It’s pretty creamy in texture but also neutral in flavour. For this reason, it lets the taste of the coffee shine through allowing you to enjoy any type of coffee without the milk alternative altering the taste of your brew. However, if you like what real milk brings to your coffee profile, soy underdelivers a little in comparison.
Because soy milk has a very similar consistency to cows milk it’s relatively easy to froth. Soy lattes have been popular for a long time, probably because of its frothy qualities.
Acidity is the reason that liquids curdle. Coffee will be more acidic than soy milk so cold milk will curdle in your coffee. Warming it will generally negate the curdling effect but if your soy milk is too hot it will curdle even more, and you don’t really want weird tofu-esque lumps floating around your coffee do you?
Coconut milk has a rich and exotic flavour (that’s if you’re a fan of the often-overlooked Bounty bar). The texture is similar to a skimmed milk, which can be a plus when it comes to doing things like making a latte. Coconut milk (not to be confused with the coconut milk you use in a curry) typically consists of water, coconut water and rice milk.
If you like coconut then this could be for you! It tends to be quite sweet so, if you like that kind of thing, then you could be on to a winner. Like almond, however, the taste is pretty distinctive and if you are drinking a coffee that has predominant flavours like, hazelnut, vanilla or cherry, the taste of the coconut might overpower that of your coffee.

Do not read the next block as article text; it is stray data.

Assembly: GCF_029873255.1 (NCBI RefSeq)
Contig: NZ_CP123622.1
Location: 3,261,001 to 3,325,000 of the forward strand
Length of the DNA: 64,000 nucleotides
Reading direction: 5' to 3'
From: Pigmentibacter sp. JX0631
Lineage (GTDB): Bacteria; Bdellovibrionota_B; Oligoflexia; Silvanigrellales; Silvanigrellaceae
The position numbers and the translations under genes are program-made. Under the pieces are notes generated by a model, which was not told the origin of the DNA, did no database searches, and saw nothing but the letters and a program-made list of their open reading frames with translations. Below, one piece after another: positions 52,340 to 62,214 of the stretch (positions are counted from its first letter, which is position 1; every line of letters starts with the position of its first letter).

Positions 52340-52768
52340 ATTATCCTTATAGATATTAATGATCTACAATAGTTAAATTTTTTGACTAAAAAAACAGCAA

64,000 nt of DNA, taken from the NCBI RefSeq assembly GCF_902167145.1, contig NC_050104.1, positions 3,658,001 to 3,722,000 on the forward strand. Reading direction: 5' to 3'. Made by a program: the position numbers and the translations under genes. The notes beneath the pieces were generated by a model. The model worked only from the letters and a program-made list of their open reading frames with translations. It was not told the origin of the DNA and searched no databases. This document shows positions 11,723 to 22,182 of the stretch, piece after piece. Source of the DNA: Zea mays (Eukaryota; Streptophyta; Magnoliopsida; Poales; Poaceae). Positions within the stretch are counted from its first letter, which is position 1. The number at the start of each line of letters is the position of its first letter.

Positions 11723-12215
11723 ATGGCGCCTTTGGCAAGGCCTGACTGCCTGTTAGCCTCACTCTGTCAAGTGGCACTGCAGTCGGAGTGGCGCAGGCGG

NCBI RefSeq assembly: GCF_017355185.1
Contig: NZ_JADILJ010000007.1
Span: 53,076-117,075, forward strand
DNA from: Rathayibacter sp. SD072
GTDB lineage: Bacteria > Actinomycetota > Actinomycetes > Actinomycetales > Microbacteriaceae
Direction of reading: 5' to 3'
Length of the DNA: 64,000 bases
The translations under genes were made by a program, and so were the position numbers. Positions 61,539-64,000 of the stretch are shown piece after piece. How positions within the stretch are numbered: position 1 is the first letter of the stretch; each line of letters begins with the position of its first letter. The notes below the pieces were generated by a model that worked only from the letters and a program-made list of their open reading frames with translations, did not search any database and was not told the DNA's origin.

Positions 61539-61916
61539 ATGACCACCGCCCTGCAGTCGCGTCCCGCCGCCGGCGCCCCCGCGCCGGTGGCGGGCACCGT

It is possible to froth coconut milk, after a fashion. However, the bubbles it creates are bigger than cow's milk bubbles and, in our experience, it can be a bit hit and miss.
If added cold after you have poured your coffee, the coconut milk will curdle. Like most plant-based alternatives, to prevent curdling, you should warm your milk first (or, as it’s becoming clear, just stick to oat milk).
Cashew Milk in its most basic form is ground cashews with added water. It’s full of healthy fats, vitamins and minerals. Cashew Milk, unlike its nut-based counterpart, almond, is a little harder to find in supermarkets and coffee shops.
Cashew is actually the least ‘nutty’ of the nut-based milk alternatives. It also has quite a creamy texture which makes it perfect for coffee. It is a bit on the sweet side so might not be the best milk alternative for coffee drinkers who don’t have a sweet tooth.
Like most milk alternatives for coffee, the bubbles produced when steamed do tend to be larger but it is possible to froth cashew milk.